Misidentified Cell Lines: The Scale of the Problem and How to Avoid It
Cell lines have been the cornerstone of life science research for decades. Yet they’ve been misidentified and misused almost as long as they’ve been in existence. Some staggering figures exist: the German DSMZ cell repository at one time reported that 18% of its human cell line stocks were cross-contaminated with other cell lines.
In 2015, the China Center for Type Culture Collection at Wuhan University reported that 25% of their repository was cross-contaminated. Their analysis demonstrated that 85% of cell lines in their repository, supposedly established from primary isolates, were actually HeLa cells, one of the oldest and most commonly used cell lines originally created in the US in 1951.
The American Type Cell Culture (ATCC) currently has over 30 cell lines highlighted as problematic after testing. All told, the International Cell Line Authentication Committee (ICLAC), a voluntary group formed to catalog misidentified cell lines for the research community, has documented an astounding 451 cell lines that are misidentified with no known authentic stock.
The Huge Impact of Misidentification on Published Research
Yet scientists routinely use these lines in their research and publications. A recent paper in PLOS One measured the impact of this problem by looking specifically at manuscripts where researchers used ICLAC misidentified cell lines. Labs are using contaminated cell lines throughout the worldwide scientific community, with researchers from the US and Japan topping the list.
Overall, 32,755 papers were found referring to data from cell lines the ICLAC had documented as misidentified. And even worse, the problem grew exponentially with more than half a million subsequent studies citing that original pool of papers. Incredibly, the authors think that’s a conservative figure, likely to grow much larger as new cases of misidentification emerge.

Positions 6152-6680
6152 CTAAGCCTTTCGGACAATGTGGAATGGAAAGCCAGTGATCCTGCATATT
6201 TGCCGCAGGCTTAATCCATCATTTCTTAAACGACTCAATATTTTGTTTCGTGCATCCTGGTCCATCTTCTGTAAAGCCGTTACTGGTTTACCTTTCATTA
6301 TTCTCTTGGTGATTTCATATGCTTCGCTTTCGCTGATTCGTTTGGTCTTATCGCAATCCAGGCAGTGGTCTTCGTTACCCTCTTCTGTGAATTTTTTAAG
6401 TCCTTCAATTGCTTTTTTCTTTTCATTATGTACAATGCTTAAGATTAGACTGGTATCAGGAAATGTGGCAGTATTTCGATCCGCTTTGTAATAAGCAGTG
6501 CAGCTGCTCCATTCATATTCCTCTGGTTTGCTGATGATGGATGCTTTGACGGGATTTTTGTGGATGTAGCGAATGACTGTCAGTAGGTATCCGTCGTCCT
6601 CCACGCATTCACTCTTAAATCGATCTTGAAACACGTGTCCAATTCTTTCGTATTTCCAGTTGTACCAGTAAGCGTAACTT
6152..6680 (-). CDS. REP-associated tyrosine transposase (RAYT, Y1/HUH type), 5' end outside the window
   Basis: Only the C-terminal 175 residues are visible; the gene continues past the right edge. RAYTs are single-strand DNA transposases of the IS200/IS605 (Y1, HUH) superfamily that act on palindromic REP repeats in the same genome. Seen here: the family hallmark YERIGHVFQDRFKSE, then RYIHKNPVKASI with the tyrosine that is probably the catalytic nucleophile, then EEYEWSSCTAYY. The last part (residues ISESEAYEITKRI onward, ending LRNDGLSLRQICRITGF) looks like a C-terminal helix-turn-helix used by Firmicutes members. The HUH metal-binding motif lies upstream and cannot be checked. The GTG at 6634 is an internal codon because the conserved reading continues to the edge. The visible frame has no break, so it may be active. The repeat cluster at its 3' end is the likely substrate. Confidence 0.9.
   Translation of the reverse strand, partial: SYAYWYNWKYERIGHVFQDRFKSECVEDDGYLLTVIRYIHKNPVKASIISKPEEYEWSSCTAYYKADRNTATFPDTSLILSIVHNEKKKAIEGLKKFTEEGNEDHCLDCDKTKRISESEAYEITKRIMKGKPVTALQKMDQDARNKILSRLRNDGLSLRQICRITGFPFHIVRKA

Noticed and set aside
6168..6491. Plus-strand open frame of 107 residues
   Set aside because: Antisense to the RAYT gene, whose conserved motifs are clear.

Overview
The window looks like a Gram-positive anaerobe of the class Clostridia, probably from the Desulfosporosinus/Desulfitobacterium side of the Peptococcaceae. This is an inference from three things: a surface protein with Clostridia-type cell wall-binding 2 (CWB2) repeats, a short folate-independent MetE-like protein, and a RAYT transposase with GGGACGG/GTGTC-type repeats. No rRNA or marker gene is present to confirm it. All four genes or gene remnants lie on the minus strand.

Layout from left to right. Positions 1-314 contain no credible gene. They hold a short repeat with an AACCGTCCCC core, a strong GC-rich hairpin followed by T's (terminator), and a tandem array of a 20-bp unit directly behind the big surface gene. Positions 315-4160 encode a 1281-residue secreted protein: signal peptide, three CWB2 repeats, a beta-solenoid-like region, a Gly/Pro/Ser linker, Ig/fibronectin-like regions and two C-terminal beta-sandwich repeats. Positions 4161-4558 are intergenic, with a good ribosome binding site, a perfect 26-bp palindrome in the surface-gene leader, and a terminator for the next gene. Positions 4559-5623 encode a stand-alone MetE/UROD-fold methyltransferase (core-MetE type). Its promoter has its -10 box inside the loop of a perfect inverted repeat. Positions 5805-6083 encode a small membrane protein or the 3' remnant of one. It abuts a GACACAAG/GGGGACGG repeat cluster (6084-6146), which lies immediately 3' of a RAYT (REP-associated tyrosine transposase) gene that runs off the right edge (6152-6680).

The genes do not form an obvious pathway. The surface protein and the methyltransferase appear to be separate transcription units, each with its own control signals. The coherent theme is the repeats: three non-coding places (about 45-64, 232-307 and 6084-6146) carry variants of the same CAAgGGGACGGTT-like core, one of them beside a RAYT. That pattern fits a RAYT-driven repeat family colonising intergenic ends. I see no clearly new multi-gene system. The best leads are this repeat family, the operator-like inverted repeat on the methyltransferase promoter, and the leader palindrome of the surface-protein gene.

Where do all these Misidentified Cell Lines Come From?
In some cases, the cell type or tissue origin of cells grown are incorrect from the outset. Researchers extensively used the MDA-MB-435 cell line as a breast cancer cell line, only to learn later that it originally derived from a melanoma. In other cases, researchers accidentally cross-contaminate when creating a “new” cell line with an already established one. Those HeLa cells that make up 85% of China’s repository? They’re common culprits, since they can survive temperature changes and quickly overtake other cultures with their rapid growth kinetics.
How to Correctly Identify Cell Lines
Researchers use several methods to identify cell lines properly. Early efforts focused on chromosomal analysis, or karyotyping, which evaluates the size, number, and shape of chromosomes. In the case of cancer cell lines, aberrant chromosomes can be pretty unique to a cell line. The notorious HeLa cells have 76-80 chromosomes compared to the 46 found in a normal cell. However, the method is rather crude as it can’t differentiate between the cell lines that don’t have a distinct chromosomal abnormality. It’s also time consuming, making high throughput analysis challenging.
Multilocus DNA fingerprint analysis uses electrophoresis of restriction digests of genomic DNA followed by analysis with specific probes. It can easily differentiate between cell lines as it generates a unique pattern for each cell line; however multilocus DNA fingerprinting requires a high degree of expertise and is difficult to do in a high throughput mode.